I read this blog yesterday and wanted to share my thoughts on building products.
The idea of bucketing features is not new. Almost all product managers distribute features across “themes”. These themes maybe coming down from upper management as they decide key areas of focus for the company as a whole. But, it is still interesting to bucket features for your product into the categories mentioned by the author:
- A gamechanger. People will want to buy your product because of this feature.
- A showstopper. People won’t buy your product if you’re missing this feature, but adding it won’t generate demand.
- A distraction. This feature will make no measurable impact on adoption.
I tried to do so but I could not find any items in the “Showstopper” category. I think its because I have a very well established product. Maybe a lot of our “incremental features” would end up in this category. We know customers will buy the product even if we did not do all these features but we should do “a bunch”
It is also not easy for me to put any feature in the “Distraction” category. I think it would be very hard for any product manager to do so. So.. maybe its better to have your customers complete this exercise for you. You cannot be as unbiased as your customers. Customers are not afraid to call you on your bullshit.
I’ve found that Amazon’s product management process is more insightful and creating this one slide for every release is a more complete exercise than just feature bucketing.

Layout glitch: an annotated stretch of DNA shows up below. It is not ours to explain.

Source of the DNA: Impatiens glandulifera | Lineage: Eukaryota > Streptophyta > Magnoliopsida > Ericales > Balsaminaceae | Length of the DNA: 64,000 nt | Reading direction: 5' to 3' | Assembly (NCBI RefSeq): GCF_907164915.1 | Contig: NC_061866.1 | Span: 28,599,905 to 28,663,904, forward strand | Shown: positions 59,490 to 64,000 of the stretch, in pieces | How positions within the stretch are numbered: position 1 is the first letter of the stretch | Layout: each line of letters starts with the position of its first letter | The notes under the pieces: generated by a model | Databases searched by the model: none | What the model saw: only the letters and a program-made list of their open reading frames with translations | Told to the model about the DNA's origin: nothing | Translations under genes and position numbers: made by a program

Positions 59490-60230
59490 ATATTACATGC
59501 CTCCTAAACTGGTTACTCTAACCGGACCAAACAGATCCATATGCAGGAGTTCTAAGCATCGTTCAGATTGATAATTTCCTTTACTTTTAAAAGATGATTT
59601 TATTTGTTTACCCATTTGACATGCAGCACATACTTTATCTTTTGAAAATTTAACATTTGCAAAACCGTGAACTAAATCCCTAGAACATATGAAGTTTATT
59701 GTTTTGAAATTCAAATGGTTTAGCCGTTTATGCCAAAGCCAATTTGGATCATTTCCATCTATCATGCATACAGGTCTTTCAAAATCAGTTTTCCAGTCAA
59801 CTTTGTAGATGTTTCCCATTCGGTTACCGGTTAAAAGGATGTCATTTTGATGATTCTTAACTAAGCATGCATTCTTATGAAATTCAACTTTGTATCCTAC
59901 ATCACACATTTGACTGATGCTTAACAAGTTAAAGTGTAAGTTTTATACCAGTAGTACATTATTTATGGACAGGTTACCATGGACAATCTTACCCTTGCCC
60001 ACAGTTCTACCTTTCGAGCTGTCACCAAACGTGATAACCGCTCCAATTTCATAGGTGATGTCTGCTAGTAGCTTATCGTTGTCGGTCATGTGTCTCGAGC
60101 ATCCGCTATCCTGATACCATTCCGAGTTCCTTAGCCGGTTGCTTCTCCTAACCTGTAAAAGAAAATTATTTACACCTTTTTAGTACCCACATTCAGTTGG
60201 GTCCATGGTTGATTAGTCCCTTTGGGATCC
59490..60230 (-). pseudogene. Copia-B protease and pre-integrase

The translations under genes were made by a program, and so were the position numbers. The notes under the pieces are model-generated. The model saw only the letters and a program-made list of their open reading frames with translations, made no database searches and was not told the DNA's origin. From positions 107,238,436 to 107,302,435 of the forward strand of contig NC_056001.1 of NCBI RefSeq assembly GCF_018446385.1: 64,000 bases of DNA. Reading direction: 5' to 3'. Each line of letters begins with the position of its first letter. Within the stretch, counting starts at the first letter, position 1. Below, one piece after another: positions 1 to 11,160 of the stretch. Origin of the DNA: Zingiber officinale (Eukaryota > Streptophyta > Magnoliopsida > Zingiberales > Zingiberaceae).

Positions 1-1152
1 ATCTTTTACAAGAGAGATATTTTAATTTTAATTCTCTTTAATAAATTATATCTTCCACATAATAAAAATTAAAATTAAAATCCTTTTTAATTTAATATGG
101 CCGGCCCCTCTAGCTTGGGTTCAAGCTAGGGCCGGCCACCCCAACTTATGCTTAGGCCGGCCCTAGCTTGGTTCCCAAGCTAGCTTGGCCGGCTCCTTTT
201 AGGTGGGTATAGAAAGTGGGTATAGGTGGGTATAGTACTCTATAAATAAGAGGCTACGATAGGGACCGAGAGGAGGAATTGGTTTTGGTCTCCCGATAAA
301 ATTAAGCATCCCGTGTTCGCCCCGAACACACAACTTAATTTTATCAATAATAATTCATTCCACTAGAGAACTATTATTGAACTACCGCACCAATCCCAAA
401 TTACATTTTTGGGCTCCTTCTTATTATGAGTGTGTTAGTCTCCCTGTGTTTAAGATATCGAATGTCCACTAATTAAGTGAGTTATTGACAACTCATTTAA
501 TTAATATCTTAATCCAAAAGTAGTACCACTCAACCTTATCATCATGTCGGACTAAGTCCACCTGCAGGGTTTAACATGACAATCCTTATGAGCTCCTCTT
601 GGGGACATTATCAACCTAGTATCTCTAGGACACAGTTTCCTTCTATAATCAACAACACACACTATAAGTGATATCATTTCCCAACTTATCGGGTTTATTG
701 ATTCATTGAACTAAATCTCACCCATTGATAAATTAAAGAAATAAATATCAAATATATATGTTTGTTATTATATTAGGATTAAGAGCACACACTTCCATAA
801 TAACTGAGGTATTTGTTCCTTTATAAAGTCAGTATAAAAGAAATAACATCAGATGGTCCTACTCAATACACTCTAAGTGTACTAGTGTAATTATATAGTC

- Heading – Name the product in a way the reader (i.e. your target customers) will understand.
- Sub-Heading – Describe who the market for the product is and what benefit they get. One sentence only underneath the title.
- Summary – Give a summary of the product and the benefit. Assume the reader will not read anything else so make this paragraph good.
- Problem – Describe the problem your product solves.
- Solution – Describe how your product elegantly solves the problem.
- Quote from You – A quote from a spokesperson in your company.
- How to Get Started – Describe how easy it is to get started.
- Customer Quote – Provide a quote from a hypothetical customer that describes how they experienced the benefit.
- Closing and Call to Action – Wrap it up and give pointers where the reader should go next.
The most useful way for me to test the validity of a release has been to present the features to a group of customers and then give them five minutes to write down their thoughts on the proposed release on a post it. The way your customers describe your features and the over all release are great for marketing as well as for course correction. Collect their descriptions and put them up on a wall.
So instead of spending all your time on powerpoint or excel creating feature lists and benefits. Get out in front of customers and practice the pitch. Be open to criticism and take notes